By: Panchami Bhat
UWBA’s first ever Equity Forum was a day full of excitement, learning, discussion, and action.
Nonprofit professionals from across the Bay Area gathered at the Microsoft Conference Center to discuss systemic barriers to breaking the cycle of poverty, reflecting on their values, and celebrating each other’s successes. It was a day of thoughtful conversations, motivational speakers, and building on strategies to improve the lives of individuals struggling to make ends meet.
Here are four motivational quotes from the forum to help re-energize and give us hope to continue the fight against poverty.
“You as an individual are the greatest hope that we have for ourselves and our community. When collective power is activated, we yield the change we want to see, and we find the source of our deepest held values within. Look within for a moment – what do you burn for in your community? What universal value do you believe deep in your core that drives you to act?”
– Megan Joseph, Executive Director of Rise Together
“The biggest challenge of our era is interrupting how child experiences of poverty and adversity shape adulthood. The pathways that are set towards undermining the next generation of kids started with the childhood of their parents. How we respond to this is the global need of all interventions and dual-generation interventions – simultaneously trying to change the outcomes of a parent while changing the outcomes of a child. The life course involves understanding how where people end up is the cumulative result of early precursors and trajectories that are set in early childhood. It sticks, it stays, and affects the outcomes of our life.”
– Arnold Chandler, Forward Change Consulting, Principal and Co-Founder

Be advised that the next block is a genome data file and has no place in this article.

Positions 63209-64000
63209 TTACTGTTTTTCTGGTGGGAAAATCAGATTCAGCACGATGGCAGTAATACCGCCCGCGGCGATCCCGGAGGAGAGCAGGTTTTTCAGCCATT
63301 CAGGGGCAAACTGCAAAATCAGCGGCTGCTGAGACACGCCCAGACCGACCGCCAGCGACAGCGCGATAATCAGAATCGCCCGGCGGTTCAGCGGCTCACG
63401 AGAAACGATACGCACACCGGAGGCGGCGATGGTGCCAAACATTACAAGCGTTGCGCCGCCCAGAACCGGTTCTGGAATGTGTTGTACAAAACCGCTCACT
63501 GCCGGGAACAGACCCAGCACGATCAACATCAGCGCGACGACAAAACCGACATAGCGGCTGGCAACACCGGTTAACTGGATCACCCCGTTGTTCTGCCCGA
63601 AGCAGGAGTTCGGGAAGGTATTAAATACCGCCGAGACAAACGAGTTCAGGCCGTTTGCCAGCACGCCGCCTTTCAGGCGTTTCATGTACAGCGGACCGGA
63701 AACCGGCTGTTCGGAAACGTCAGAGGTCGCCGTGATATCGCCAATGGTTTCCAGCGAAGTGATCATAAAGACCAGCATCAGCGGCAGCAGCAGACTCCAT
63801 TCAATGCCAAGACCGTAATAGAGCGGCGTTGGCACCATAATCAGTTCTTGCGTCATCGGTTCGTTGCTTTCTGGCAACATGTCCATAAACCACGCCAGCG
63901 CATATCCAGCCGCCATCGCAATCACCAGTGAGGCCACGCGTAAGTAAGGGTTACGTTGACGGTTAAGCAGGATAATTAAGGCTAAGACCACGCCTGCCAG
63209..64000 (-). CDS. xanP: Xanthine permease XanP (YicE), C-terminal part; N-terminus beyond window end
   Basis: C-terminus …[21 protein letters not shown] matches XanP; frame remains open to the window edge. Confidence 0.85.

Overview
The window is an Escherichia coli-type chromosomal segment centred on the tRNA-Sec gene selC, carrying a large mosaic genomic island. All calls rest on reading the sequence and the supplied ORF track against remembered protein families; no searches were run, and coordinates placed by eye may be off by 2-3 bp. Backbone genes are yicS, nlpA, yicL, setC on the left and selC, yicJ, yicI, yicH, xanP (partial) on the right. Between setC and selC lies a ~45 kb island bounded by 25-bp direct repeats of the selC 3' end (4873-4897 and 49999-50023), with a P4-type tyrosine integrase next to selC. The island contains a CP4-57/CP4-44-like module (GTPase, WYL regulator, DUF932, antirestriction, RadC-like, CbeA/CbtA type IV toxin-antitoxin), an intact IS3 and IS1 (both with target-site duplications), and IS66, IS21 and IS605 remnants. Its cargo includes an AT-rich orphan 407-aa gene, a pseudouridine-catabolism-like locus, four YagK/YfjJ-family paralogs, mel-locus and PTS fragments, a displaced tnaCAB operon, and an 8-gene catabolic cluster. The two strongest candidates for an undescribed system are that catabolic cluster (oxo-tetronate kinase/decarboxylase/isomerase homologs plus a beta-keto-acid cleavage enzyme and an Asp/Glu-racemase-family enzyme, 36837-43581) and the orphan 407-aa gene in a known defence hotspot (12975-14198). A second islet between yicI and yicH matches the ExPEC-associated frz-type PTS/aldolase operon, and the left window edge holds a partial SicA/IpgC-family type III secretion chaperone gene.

“Through our letters correspondence program, we have members who write to people who are currently in prison or in jail. When you’re incarcerated, what brightens up your day the most is getting a letter and knowing that somebody is thinking about you. We also send people books, like if they’re studying for the GRE, we send prep books so that they have the tools they need to succeed.
We had our first graduation in 2016. This year was our second. We have a 100% graduation rate. Of the latest cycle of individuals we were working with, 17 out of 30 applicants got into UC Berkeley and the remaining 13 got into other UC’s. I think this is a phenomenal number because the standard rate of being accepted into UC Berkeley is about 15%, so our number was at a higher acceptance rate.”
– Clarence Ford, The Underground Scholars
“We have this sense of hope and optimism that it’s going to get lighter–at some point it’s going to get easier. Well, think about when you go to the gym. Do you ever think that somehow that 10-pound weight will somehow weigh less than 10 pounds the next time? The weight doesn’t get lighter – you get stronger. The miles don’t get shorter – you get faster.
Bringing forward one of our leaders, Jesse Jackson, who said “keep hope alive.” The importance of that statement is not just a rallying cry. When we are, like you, in the trenches every day, head down, and driving hard and trying to support the communities and families that we support; that can get heavy. If you’re not careful, you can find yourself losing hope and optimism. It’s important to keep your own hope alive, and your own candle lit, so that you are every day reminding yourself that you can do this, and that you are part of a community that can make some amazing transformational things happen.”
– Eric McDonnell, Chief Operating Officer of United Way Bay Area
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